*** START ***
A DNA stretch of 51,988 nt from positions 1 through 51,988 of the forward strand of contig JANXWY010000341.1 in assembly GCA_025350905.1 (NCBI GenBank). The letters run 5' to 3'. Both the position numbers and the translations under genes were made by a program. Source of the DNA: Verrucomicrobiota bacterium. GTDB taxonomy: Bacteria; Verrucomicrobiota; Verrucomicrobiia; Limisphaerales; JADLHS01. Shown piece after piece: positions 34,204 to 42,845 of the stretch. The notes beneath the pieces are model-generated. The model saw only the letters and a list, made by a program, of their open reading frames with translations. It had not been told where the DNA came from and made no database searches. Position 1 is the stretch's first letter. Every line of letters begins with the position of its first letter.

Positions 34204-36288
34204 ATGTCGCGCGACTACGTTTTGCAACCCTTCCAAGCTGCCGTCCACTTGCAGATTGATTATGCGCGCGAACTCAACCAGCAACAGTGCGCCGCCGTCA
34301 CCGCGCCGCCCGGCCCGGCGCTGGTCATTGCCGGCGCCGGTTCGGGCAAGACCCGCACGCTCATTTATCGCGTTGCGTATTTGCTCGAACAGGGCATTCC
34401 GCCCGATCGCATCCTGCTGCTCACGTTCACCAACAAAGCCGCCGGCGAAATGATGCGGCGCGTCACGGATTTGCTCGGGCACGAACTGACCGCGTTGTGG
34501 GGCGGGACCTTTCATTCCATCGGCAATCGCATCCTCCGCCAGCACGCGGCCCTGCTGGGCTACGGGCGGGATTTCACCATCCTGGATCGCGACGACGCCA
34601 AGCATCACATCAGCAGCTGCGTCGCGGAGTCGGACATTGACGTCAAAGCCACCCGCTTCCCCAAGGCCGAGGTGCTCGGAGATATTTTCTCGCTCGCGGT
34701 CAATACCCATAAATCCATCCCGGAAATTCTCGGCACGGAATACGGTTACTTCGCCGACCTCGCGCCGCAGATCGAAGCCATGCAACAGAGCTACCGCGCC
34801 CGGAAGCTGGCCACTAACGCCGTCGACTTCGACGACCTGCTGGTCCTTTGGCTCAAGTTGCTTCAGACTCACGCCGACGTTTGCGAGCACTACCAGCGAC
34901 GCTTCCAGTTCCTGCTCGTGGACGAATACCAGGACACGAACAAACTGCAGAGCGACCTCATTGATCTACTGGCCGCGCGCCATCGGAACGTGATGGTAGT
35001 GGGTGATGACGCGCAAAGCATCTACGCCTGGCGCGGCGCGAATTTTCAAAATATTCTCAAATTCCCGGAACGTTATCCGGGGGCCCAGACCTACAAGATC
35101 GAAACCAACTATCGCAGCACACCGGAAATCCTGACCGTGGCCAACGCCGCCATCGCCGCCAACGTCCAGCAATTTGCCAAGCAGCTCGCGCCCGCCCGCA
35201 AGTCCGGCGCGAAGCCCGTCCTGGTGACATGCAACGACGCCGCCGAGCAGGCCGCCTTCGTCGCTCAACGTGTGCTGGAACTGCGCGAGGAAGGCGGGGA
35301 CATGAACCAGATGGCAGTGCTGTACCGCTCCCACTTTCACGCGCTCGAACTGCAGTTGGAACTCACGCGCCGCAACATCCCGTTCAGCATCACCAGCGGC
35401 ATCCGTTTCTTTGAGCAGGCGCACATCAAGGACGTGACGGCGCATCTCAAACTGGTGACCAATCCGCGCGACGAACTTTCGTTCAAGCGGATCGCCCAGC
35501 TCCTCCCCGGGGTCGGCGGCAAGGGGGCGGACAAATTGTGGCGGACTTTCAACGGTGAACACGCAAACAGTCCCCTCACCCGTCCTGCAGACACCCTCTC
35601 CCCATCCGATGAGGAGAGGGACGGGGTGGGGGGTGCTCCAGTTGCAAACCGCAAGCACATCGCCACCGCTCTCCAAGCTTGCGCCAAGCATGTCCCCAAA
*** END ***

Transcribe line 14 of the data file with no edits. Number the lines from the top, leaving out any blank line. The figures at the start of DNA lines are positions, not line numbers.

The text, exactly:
35301 CATGAACCAGATGGCAGTGCTGTACCGCTCCCACTTTCACGCGCTCGAACTGCAGTTGGAACTCACGCGCCGCAACATCCCGTTCAGCATCACCAGCGGC